Gov’t shutdown: 3 workers maintaining Charleston area national parks

Published: Oct. 10, 2013 at 3:30 AM EDT
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CHARLESTON, SC (WCSC) - Nine days in, the government shutdown is being felt right here in the Charleston area.

Could you imagine being one of three people doing a job required for nearly 30?

Workers at our local national parks like Fort Sumter have been dealing with that issue.

The forts are locked; entrance ways blocked off and signs posted everywhere.

Try calling Fort Moultrie and you'll most likely get a message saying, "Because of the federal government shutdown all National Park Service sites in the Charleston area are closed until further notice."

Staff members are ready get back to normal, but more than a week into the shutdown, only three of them at a time have been allowed to come to work.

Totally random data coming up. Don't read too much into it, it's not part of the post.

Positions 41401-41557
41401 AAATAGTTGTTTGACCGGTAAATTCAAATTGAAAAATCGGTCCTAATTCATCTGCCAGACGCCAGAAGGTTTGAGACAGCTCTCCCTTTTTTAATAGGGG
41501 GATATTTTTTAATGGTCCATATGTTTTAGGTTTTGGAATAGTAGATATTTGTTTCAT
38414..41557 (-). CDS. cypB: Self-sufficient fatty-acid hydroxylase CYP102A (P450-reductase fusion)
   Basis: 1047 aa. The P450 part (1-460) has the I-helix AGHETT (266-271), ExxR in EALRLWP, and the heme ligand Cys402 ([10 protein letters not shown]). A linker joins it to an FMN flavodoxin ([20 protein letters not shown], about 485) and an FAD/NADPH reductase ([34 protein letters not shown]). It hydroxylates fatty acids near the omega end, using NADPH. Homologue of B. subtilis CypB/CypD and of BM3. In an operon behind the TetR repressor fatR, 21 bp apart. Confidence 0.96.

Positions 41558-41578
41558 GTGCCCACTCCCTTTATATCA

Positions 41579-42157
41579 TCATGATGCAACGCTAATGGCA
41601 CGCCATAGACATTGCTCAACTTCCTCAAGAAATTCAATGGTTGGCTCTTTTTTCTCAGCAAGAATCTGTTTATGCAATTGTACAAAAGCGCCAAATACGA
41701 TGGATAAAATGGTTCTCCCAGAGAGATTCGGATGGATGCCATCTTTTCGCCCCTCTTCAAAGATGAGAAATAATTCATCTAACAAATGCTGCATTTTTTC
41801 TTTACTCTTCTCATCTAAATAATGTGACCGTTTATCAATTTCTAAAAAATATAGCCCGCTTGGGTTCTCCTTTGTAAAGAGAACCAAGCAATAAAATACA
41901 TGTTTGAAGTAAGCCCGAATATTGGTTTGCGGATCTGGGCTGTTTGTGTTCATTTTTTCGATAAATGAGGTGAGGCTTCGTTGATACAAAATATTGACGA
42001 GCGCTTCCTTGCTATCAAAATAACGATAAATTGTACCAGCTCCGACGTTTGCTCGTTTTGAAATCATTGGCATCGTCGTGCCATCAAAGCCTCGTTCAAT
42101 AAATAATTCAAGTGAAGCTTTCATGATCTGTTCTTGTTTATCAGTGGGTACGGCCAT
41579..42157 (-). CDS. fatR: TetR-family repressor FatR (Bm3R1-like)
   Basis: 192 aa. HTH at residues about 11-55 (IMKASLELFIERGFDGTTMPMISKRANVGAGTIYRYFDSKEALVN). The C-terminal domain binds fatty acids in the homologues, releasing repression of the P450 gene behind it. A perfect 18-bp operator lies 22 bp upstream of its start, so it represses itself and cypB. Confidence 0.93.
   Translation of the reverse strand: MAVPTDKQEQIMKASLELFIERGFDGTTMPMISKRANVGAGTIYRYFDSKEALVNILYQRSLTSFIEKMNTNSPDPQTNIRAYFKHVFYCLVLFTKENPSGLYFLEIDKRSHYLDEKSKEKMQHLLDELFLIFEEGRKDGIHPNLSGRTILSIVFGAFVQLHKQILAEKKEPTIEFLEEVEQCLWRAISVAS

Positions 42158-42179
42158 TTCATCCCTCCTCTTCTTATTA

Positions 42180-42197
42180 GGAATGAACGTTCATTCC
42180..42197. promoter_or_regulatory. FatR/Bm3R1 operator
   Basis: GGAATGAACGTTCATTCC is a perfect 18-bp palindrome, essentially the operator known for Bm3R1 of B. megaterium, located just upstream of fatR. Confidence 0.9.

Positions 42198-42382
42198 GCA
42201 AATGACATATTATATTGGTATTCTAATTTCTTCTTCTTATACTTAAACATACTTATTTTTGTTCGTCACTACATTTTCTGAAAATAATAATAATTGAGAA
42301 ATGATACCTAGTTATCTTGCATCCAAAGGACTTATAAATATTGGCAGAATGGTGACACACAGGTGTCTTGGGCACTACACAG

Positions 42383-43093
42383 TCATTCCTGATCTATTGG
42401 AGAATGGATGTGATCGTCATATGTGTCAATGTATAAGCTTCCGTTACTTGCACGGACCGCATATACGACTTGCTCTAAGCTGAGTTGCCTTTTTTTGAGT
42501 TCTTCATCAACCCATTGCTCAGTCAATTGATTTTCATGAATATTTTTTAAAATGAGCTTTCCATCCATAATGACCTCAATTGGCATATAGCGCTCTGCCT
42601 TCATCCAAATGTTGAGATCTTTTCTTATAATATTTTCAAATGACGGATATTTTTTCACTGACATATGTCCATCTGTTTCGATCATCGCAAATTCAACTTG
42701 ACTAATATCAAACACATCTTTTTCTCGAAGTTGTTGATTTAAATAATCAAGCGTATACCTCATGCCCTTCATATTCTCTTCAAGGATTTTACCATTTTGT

Chief of Visitor Services, Dawn Davis said, "We can't maintain it, there's trash cans, there's a picnic area in here and we don't have staff to keep facilities open at this point."

They're lacking the other 27 workers who are usually on the job. Those people have been furloughed and can't come back until the shutdown is over.

Davis said, "One word, frustrating."

Davis is one of the three working employees rotating between the sites. She has 23 years under her belt and says even for her, it's been hard trying to maintain two Fort Sumter facilities, Fort Moultrie and the Charles Pinckney Historic Site.

"We worry about missing something. There could be any kind of damage; someone coming into the parks that should not come into the parks because weren't not there," said Davis.

The flags aren't raised at any of the sites. No mail gets dropped off and there's no cleaning service to maintain the areas.

Davis said, "Not getting done, we're picking up after ourselves as we are doing things."

Last October the sites had about 1,000 visitors a day. Davis says she's ready for the locks to open and the crowds to come back.

"Honestly what I'd prefer doing is actually having the fort open and talking to visitors and doing what we normally would do is sharing the history with the public," said Davis.

Local law agencies are keeping an eye on the sites and are ready to help if they are needed.

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